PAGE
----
Comfort Brands Interpret Minimalism

Inspired by the growing minimalist trend in the athletic and outdoor arenas, comfort vendors are offering their own takes on the category.

But unlike performance-focused brands such as Vibram FiveFingers, Nike Free and New Balance Minimus, barefoot-inspired comfort looks are more lifestyle-driven. The shoes have a bit more bulk underfoot than athletic styles and boast comfort as the main attribute. The trend has led to a string of debuts this year and next.

Londonderry, N.H.-based Ecco will launch its Biom Lite collection of lifestyle looks that includes skimmers and sandals for spring ’12. The line rounds out the brand’s performance looks that were introduced into the running category in 2009.

“[Biom Lite is] more of a brown shoe [for a] comfort customer,” said Felix Zahn, product manager for North America. “If you go to good comfort retailers, you don’t find big amounts of minimalist product. The competition is not big yet in these channels.”

Dr. Scholl’s soft launched its Free Step collection of minimalist looks for spring ’11. And based on the positive reaction to the offering, the collection has been expanded for fall with 15 SKUs for women and four for men. While Free Step is made on a flexible, lightweight construction, the shoes still incorporate the St. Louis-based brand’s proprietary insole with massaging gel. “We’re not trying to compete with [core athletic brands],” said Maureen McCann, VP of wholesale marketing for Dr. Scholl’s. “We use barefoot as an umbrella. We take an idea and [interpret it] for the Dr. Scholl’s consumer in a more relaxed, sport-casual way.”

Clarks, too, is not intimidated by the growing competition. “A comfort brand can go up against the big athletic brands,” said Geoff Pedder, business unit director for Upper Newton Falls, Mass.-based sub-brand Privo, which is debuting its Freeform collection for women this fall. “The minimalist movement is not only about barefoot running, it’s also about interpreting the concept into everyday comfortable walking shoes.”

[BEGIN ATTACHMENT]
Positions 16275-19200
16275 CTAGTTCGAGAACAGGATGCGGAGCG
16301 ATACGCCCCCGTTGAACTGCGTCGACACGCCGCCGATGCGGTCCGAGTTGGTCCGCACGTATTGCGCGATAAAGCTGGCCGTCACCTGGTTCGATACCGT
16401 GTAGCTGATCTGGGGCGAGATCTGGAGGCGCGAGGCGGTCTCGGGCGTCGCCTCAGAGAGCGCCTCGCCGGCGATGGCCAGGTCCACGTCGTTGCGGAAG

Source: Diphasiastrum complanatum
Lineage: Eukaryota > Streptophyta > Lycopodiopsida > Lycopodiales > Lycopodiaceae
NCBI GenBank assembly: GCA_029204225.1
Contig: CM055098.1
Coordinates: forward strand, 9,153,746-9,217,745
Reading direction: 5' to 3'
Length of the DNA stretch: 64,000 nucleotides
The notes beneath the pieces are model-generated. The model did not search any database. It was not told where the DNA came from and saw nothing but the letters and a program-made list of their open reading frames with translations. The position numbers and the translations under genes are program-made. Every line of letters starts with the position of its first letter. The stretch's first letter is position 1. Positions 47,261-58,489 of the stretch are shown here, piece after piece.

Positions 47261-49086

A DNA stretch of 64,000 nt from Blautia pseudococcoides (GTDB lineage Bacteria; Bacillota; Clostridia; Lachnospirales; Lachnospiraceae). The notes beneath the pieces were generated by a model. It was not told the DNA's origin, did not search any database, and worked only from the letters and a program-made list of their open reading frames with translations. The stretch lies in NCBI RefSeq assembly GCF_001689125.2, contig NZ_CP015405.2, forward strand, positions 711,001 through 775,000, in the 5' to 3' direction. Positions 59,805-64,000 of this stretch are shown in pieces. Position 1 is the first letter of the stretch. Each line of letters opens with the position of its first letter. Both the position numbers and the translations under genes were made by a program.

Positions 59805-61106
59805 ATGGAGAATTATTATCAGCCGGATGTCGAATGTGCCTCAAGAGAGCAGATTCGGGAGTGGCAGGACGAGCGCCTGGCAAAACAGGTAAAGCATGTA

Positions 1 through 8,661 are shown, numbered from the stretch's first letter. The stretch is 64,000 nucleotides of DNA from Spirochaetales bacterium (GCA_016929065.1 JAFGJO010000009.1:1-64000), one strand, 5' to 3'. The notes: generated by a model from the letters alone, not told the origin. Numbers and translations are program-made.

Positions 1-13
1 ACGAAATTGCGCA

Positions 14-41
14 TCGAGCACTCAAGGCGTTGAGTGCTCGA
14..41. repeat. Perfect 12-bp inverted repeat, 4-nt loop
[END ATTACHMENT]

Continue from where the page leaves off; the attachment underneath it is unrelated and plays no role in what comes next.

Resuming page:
Freeform translates the barefoot trend with styles that have a slight lift at the heel. “Minimalist and barefoot have certain connotations,” said Pedder. “[Freeform is] not totally barefoot. It’s a nod to the minimal trend, but as a comfort vendor, we need the shoes to be both comfortable and wearable.” And, he added, Freeform uses leather uppers with pops of color. “We’ve made them into casuals for our consumer.”

New York-based Jambu debuted its Bare Feet collection for spring ’11, with three styles for women on lightweight, flexible outsoles. And, predicts David Jonah, GM of Jambu, these lifestyle interpretations will have more longevity than their performance counterparts.

“They’re built for lifestyle [wear],” he said. “They’re cute and comfortable.”

As a result, comfort vendors are focusing distribution in the independent channels where their customers already shop. And so far, retailers said, the reaction has been good.

At Tops for Shoes in Asheville, N.C., owner Alex Carr said the majority of his customer base is buying minimalist footwear for its style rather than athletic attributes, including shoes from non-core brands.

“[Comfort] shoes have been so bulky,” said Carr, who offers FiveFingers and Merrell in the store’s athletic section, and Jambu’s Bare Feet collection in its lifestyle area. This spring, he will round out the comfort assortment with styles from Clarks and Earth. “[Customers] like the slimmer, more feminine treatment. It’s less about the athletic aspect. It’s more of a casual, lifestyle feel.”

Janice Abernathy, co-owner of Abbadabba in Atlanta, introduced the minimalist category in spring ’11 and has already found a niche for brands such as Jambu. Soccer moms, for example, may want the barefoot experience, but shy away from the performance look of FiveFingers. But customers who have embraced the barefoot movement become easy sales targets.

“Our experience has been that women who have FiveFingers are much easier to sell on a more fashionable shoe,” Abernathy explained. “[Comfort brands] offer [these consumers] a way to embrace the technology without being so far out there.”

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